Glyn’s taking it easy at 103 years

The secret to the longevity of Sidney’s Glyn Jones is in the genes - and in the attitude

Sidney’s Glyn Jones

Glyn Jones’ family is pretty average, when it comes to aging. Yet, there are a couple of notable exceptions.

Jones, who turned 103 years old on June 22, says his oldest sister lived to be 104 and his father lived to age 90. Otherwise, he continued, his extended family lived to typical old ages. Nothing too special.

He said the fact he had lived so long can be attributed to a couple of things — genetics and his willingness most of his life to go with the flow.

“I think I drifted through life. I went with the flow,” Jones said from a comfortable chair at The Peninsula seniors living facility in Sidney.

“I try not to make a lot of plans for myself these days, you know, other than the odd doctor’s appointment or things like that.”

He said for much of his life, he took what came with a positive attitude and has been lucky enough not to have had any really serious illnesses along the way.

But if you think Jones just drifted through life, think again.

Born in South Wales, he emigrated to Canada in 1928 at the age of 18. He was a trained wireless operator, but left the United Kingdom to find work. He landed a job in Halifax with the Atlantic Ferry Organization, a civilian organization tasked with flying aircraft to various locations in the U.K. By 1941, during the Second World War, it became the Royal Air Force AFO (still manned mostly by civilians), ferrying new aircraft to various locations around the world. A radio operator, Jones flew with crews bound for Prestwick, Scotland and as far afield as Karachi, India. That long trip would take Jones to places like Gander, Newfoundland, Bermuda, the Azores, Morocco, east Africa and various stops in India.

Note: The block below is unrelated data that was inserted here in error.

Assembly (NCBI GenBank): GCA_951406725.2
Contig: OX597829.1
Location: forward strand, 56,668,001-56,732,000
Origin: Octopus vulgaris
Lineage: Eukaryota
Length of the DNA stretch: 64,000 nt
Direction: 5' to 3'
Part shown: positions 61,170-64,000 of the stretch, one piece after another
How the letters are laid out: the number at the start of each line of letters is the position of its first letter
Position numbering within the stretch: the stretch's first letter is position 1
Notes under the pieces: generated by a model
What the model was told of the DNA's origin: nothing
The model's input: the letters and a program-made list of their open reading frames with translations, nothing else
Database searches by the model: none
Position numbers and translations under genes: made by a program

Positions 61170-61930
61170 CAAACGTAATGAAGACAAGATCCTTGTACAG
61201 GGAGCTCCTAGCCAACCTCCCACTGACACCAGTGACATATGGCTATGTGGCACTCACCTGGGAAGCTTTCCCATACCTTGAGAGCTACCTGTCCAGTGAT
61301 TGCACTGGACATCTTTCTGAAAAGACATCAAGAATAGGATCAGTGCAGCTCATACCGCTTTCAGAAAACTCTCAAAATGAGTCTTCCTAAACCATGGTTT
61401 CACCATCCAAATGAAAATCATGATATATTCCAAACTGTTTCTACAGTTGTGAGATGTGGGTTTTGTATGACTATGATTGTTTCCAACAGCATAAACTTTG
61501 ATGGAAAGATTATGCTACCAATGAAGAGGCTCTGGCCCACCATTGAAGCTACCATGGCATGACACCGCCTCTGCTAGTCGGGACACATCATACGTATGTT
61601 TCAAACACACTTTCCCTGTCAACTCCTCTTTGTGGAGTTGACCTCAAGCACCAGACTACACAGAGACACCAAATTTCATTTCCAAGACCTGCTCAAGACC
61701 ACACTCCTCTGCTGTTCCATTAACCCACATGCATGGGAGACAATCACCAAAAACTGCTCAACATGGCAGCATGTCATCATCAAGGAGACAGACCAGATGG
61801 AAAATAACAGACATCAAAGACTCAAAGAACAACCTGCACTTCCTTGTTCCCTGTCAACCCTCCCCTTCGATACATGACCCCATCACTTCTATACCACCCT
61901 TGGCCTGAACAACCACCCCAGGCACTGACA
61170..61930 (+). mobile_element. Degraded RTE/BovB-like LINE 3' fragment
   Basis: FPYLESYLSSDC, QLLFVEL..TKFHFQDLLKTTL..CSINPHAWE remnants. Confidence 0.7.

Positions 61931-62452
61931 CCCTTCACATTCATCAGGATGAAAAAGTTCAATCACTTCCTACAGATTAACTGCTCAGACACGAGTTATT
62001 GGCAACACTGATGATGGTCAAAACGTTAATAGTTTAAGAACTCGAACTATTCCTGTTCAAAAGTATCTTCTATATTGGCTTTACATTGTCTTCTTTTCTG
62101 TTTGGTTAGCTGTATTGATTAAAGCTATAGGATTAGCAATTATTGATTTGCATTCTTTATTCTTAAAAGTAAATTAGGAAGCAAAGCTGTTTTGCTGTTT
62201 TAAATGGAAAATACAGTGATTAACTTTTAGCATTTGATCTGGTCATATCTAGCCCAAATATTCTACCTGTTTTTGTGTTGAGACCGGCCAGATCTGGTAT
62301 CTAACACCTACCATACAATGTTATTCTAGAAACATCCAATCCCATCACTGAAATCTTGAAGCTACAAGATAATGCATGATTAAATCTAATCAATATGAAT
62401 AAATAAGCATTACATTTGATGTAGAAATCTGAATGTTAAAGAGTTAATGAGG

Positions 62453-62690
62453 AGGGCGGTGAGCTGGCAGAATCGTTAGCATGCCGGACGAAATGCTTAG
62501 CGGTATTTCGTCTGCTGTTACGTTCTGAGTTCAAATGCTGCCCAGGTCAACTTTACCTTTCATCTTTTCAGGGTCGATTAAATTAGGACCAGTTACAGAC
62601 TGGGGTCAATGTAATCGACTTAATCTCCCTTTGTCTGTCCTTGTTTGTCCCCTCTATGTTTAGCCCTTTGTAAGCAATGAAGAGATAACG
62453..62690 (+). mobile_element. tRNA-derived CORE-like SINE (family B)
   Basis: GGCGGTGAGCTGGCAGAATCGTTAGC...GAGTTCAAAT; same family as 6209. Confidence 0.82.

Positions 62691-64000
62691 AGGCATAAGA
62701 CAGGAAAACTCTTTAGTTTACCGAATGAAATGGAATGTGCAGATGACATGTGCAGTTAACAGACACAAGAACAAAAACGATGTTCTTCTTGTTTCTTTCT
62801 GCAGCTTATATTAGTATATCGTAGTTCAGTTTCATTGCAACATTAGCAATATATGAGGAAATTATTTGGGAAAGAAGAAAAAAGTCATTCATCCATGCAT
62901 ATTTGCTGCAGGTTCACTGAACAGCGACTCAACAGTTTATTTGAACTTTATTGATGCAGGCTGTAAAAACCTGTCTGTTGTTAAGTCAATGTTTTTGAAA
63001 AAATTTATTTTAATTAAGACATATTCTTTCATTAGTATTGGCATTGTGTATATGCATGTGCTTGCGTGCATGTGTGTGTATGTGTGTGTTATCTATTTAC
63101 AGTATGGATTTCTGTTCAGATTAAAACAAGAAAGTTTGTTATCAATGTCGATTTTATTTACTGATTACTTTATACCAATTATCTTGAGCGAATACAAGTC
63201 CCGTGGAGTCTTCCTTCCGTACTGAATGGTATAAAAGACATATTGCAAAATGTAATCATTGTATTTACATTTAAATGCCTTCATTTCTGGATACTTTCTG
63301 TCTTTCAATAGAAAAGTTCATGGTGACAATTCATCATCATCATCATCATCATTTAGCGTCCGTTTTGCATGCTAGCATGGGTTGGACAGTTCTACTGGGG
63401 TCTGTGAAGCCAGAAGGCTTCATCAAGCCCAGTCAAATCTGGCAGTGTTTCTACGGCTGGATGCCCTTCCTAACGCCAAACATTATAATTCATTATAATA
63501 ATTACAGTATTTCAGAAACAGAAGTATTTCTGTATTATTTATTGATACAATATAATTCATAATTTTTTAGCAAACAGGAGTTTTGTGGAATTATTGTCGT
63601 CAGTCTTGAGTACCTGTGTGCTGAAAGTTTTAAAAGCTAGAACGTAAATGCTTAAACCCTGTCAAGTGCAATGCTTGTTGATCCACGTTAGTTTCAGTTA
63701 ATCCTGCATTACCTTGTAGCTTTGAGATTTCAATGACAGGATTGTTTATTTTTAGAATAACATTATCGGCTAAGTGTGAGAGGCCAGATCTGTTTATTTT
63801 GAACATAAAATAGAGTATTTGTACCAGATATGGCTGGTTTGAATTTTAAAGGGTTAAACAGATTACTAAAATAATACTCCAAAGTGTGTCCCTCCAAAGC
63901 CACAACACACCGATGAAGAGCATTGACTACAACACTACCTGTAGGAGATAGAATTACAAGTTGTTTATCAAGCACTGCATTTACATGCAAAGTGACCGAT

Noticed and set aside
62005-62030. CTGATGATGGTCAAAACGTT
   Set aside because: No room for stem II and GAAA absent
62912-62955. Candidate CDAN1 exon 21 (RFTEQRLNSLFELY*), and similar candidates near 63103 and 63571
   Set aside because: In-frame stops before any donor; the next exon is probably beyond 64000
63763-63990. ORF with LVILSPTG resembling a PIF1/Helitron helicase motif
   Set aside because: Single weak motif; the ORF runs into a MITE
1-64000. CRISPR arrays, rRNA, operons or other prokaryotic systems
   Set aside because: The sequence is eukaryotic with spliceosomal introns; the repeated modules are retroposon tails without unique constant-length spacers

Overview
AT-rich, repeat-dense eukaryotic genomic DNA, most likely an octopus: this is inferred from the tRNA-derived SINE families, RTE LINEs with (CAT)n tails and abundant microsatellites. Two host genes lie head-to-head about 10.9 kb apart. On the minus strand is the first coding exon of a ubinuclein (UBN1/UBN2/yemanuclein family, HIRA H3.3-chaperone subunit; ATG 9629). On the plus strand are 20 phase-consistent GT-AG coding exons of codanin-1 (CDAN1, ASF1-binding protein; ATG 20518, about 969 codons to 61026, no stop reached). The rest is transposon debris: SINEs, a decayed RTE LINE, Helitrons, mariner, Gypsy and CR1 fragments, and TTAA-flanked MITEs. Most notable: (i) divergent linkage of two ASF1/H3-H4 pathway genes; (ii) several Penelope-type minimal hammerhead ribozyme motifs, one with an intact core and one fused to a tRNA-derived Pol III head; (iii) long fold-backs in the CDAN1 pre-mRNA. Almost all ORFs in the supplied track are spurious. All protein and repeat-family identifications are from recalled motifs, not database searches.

Following the war, Jones would have a contract with Air France which took him to live in California. He would later land a job with Lockheed, staying with them for nearly 30 yeas and marrying his wife, Ruth. When he retired from Lockheed, Jones was an electrical engineer for the company’s missile and space division.

Retirement brought him and Ruth to Sidney, where they settled in to enjoy their free time. Ruth has since passed away but Jones still looks fondly on their years together.

He said he was also lucky enough to know someone who was from the Saanich Peninsula, who he met during his years with the RAF AFO.

“I met Roy Tidman when I came to Canada. I was the same age as him. The same day and year. We were friends ever since, until he died a couple of years ago.”

Tidman was part of the family-owned company, Tidman Construction which build Jones’ current home, The Peninsula at Norgarden.

“I couldn’t have done any better,” Jones said of his new home in Sidney. “I landed on my two feet in this place.”

Jones encourages people, if they want to have a good life and enjoy whatever comes their way, to smile a lot, laugh and try to keep positive.”There are a bunch of us here and we’re known as the loud table at dinner. But we’re just talking and laughing.”

He might say he drifted through life, but Jones certainly drifted into some pretty interesting jobs and places throughout his 103 years.

 

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